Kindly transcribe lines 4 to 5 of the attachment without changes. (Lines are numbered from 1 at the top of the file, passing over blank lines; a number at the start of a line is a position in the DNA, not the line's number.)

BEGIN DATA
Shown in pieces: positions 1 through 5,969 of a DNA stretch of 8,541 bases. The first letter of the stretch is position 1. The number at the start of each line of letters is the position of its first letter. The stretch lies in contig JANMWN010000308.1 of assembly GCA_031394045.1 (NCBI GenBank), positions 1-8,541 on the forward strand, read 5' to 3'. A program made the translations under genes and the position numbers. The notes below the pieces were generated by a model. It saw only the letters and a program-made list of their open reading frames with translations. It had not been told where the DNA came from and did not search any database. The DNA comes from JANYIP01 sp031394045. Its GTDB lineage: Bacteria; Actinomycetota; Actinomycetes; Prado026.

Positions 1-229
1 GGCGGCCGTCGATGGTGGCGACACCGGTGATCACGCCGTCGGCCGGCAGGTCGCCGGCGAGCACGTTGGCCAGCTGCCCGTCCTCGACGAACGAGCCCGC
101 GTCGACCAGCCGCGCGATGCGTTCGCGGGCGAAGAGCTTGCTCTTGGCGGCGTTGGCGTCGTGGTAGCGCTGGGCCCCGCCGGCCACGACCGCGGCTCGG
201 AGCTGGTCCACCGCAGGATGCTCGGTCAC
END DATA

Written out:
101 GTCGACCAGCCGCGCGATGCGTTCGCGGGCGAAGAGCTTGCTCTTGGCGGCGTTGGCGTCGTGGTAGCGCTGGGCCCCGCCGGCCACGACCGCGGCTCGG
201 AGCTGGTCCACCGCAGGATGCTCGGTCAC